Effects of a cognitive-behavioral intervention for women with rheumatoid arthritis.
A research team led by Vaughn Sinclair from Vanderbilt University School of Nursing & Vanderbilt Medical Center evaluated the effectiveness of a cognitive-behavioral nursing intervention for women with rheumatoid arthritis. Ninety adult women with RA participated in 1 of 14 nurse-led groups over an 18-month period. Personal coping resources, pain-coping behaviors, psychological well-being, and disease symptomatology were measured at four time periods. There were significant changes on all of the measures of personal coping resources (p < .001) and psychological well-being (p < .05), half of the pain-coping behaviors (p < .05), and one indicator of disease symptomatology (fatigue, p < .05) from pre- to post intervention. And the positive changes brought about by the program were maintained over the 3-month follow-up period. The study suggests that this kind of intervention could be adapted to benefit individuals with a variety of stressful medical conditions.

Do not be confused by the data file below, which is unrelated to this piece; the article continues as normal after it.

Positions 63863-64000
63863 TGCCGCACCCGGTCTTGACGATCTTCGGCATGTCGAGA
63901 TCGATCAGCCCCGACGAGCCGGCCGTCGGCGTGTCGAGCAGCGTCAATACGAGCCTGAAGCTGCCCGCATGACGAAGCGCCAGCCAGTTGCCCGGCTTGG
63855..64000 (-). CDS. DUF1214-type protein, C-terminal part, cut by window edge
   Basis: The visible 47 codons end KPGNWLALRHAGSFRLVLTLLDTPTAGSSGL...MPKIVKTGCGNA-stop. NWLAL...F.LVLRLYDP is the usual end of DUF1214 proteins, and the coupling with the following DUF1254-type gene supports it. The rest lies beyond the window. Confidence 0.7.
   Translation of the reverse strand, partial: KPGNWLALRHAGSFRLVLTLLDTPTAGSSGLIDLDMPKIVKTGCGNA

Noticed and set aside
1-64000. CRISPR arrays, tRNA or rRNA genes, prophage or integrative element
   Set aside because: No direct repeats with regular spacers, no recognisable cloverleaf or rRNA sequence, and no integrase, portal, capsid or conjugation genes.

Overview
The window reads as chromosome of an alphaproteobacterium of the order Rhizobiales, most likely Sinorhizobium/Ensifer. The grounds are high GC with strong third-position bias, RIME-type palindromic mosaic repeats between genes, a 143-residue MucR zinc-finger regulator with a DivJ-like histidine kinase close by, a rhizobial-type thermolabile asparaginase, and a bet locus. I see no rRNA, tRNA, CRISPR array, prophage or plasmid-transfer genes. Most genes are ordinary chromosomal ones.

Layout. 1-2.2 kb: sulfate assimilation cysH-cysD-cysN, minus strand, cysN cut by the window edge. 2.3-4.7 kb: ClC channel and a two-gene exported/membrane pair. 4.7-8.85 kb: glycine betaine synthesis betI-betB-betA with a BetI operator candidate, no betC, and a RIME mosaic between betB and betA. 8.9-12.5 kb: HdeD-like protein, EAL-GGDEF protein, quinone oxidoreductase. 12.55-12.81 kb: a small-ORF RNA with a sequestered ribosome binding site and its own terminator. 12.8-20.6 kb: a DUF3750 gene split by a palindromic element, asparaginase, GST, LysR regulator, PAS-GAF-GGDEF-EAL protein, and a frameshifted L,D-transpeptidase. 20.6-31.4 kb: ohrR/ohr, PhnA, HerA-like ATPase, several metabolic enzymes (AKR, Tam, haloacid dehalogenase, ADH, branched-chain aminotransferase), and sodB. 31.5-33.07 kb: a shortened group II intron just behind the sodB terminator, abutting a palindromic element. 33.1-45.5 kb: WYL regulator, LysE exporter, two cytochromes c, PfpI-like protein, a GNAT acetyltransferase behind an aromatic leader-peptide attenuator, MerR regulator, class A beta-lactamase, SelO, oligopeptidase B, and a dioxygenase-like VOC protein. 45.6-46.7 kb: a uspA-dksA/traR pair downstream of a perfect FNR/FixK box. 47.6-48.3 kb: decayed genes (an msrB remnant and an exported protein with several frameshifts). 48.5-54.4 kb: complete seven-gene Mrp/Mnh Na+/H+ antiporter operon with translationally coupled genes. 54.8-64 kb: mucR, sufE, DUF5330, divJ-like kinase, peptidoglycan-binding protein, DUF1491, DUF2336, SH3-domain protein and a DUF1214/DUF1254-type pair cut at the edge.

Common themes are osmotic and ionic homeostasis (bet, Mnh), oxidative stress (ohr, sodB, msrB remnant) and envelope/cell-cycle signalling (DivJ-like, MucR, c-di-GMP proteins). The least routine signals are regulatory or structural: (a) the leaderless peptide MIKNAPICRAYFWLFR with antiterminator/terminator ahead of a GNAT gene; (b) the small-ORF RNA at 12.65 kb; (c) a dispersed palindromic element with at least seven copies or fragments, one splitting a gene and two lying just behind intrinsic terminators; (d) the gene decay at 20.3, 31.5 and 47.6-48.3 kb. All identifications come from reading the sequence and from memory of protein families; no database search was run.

Citation: Sinclair VG, Wallston KA, Dwyer KA, Blackburn DS, Fuchs H. Effects of a cognitive-behavioral intervention for women with rheumatoid arthritis. Research in Nursing & Health 1998 Aug; 21 (4): 315-26.